When a child dies in his or her own bedroom, as a result of a preventable incident, the words “unthinkable tragedy” come to mind. In February 2011, a two-year boy from suburban Chicago was killed when the dresser in his bedroom tipped over and trapped him between the furniture and the floor, causing him to suffocate. His mother recently brought an action in Cook County against the furniture manufacturer and the store, Furniture Kidz, for the death of her son. There are three basic types of product liability: a manufacturing defect, design defect and a failure to warn. If you or someone you know has been injured as a result of a defective product, you may be entitled to recover damages. It is important to contact an experienced Chicago personal injury attorney as soon as possible.
According to an article in the Chicago Tribune, the lawsuit alleges that although the toddler in this case suffered head trauma, the pressure of the dresser caused the boy to suffocate. The complaint asserts that the company did not provide instructions or warnings to help prevent a tip-over and that the dresser should have been equipped with an “anchoring strap” or another device that would keep it from tipping over.
Once the Consumer Product Safety Commission became aware of the incident, they recalled approximately 300 of the dressers that were sold between January 2005 and December 2010. The Commission reported that when the dressers were manufactured, they complied with safety standards. The Commission’s website identifies a May 2009 voluntary industry standard requiring that tip-over restraints that attach to the interior wall, framing or other support be included with all dressers to help prevent tip-over hazards to young children.
One of the frightening aspects of this story is that deaths from tip-overs are on the rise. According to another Tribune article, from 2000 to 2011, 349 people died in a tip-over incident and 84 percent of them were under age nine. And in 2011 alone, there were 41 deaths, the highest one-year total. For the most part, these fatalities could have been prevented. The Commission suggests that new parents, grandparents and caregivers should be alerted to the need for safety devices to secure furniture and other potentially dangerous tip-over items, such as televisions, in place. The mother bringing the lawsuit in this case has worked to raise awareness of the dangers of tip-over incidences. She started the non-profit “Shane Foundation” to warn parents about tip-overs.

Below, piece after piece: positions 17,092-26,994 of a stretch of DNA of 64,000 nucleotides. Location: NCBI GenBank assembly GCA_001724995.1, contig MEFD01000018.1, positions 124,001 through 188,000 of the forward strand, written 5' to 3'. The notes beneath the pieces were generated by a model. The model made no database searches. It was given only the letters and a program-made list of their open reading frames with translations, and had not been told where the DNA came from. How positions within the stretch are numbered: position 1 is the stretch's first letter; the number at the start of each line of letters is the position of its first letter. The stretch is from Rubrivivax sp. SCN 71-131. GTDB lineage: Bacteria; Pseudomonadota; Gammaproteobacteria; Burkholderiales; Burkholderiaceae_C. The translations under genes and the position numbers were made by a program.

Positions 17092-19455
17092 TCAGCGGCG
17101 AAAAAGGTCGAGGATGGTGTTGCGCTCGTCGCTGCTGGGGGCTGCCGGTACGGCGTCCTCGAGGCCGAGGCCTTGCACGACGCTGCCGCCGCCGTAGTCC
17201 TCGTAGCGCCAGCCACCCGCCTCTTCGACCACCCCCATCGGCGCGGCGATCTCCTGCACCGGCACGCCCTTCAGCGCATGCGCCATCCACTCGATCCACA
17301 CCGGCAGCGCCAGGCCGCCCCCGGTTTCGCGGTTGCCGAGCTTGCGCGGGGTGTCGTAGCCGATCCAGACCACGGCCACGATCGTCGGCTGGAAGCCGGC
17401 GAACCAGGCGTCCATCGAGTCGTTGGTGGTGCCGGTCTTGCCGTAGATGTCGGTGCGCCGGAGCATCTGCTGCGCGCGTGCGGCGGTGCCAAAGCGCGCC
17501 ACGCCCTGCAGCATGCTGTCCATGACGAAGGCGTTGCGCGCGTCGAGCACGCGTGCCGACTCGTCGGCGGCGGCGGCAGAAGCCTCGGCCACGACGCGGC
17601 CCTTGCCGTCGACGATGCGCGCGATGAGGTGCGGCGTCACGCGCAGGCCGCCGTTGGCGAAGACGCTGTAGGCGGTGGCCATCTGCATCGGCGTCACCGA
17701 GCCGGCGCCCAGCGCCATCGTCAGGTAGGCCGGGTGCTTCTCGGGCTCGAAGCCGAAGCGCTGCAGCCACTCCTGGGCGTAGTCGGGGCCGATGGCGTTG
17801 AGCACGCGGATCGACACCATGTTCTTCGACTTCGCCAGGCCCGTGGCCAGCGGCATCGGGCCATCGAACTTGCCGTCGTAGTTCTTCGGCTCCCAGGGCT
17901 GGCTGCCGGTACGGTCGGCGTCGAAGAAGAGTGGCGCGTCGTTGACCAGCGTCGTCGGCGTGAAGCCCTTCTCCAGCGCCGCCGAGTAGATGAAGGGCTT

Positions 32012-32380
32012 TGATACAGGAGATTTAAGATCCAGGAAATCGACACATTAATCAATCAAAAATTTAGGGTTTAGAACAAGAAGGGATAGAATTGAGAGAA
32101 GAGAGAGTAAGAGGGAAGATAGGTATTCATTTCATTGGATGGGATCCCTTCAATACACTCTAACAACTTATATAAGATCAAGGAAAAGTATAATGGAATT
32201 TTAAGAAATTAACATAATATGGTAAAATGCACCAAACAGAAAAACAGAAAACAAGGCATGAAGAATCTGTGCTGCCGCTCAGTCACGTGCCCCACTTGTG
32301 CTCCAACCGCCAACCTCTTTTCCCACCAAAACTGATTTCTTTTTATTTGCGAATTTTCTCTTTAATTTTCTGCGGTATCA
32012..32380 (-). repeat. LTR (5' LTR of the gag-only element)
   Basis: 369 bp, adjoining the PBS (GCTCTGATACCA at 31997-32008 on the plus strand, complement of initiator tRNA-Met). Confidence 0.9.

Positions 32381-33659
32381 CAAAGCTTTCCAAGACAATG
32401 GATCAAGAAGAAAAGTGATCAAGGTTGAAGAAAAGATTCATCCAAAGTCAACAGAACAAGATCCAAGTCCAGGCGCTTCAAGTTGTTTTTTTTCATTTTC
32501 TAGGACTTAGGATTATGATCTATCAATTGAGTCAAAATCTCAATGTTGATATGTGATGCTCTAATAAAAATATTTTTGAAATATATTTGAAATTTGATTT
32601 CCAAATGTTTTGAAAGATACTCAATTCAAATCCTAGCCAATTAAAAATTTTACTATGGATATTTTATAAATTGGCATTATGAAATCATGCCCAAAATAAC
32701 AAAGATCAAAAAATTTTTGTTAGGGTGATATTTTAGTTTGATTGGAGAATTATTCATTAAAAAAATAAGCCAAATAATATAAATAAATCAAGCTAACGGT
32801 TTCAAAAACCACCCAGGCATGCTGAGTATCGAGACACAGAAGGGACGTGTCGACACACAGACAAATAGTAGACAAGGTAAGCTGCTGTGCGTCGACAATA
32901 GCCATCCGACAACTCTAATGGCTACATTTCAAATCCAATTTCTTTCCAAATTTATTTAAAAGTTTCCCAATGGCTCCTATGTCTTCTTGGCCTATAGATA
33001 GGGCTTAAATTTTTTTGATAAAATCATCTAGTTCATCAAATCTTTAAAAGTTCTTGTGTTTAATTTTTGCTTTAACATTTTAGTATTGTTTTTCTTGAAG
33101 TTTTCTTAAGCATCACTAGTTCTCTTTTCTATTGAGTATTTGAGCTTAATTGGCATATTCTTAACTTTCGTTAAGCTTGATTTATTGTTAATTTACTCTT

Parents have every right to expect that products sold for use by children will come with the necessary instructions and warnings to keep them safe. When that doesn’t happen, and a child is injured as a result of a lack of warning, the parents could have a product liability cause of action. In a “failure to warn” case, plaintiffs are expected to prove that the manufacturer knew about the danger posed by the product, had a duty to warn consumers about the danger and were negligent in executing their duty, which resulted in the consumer being hurt by the product.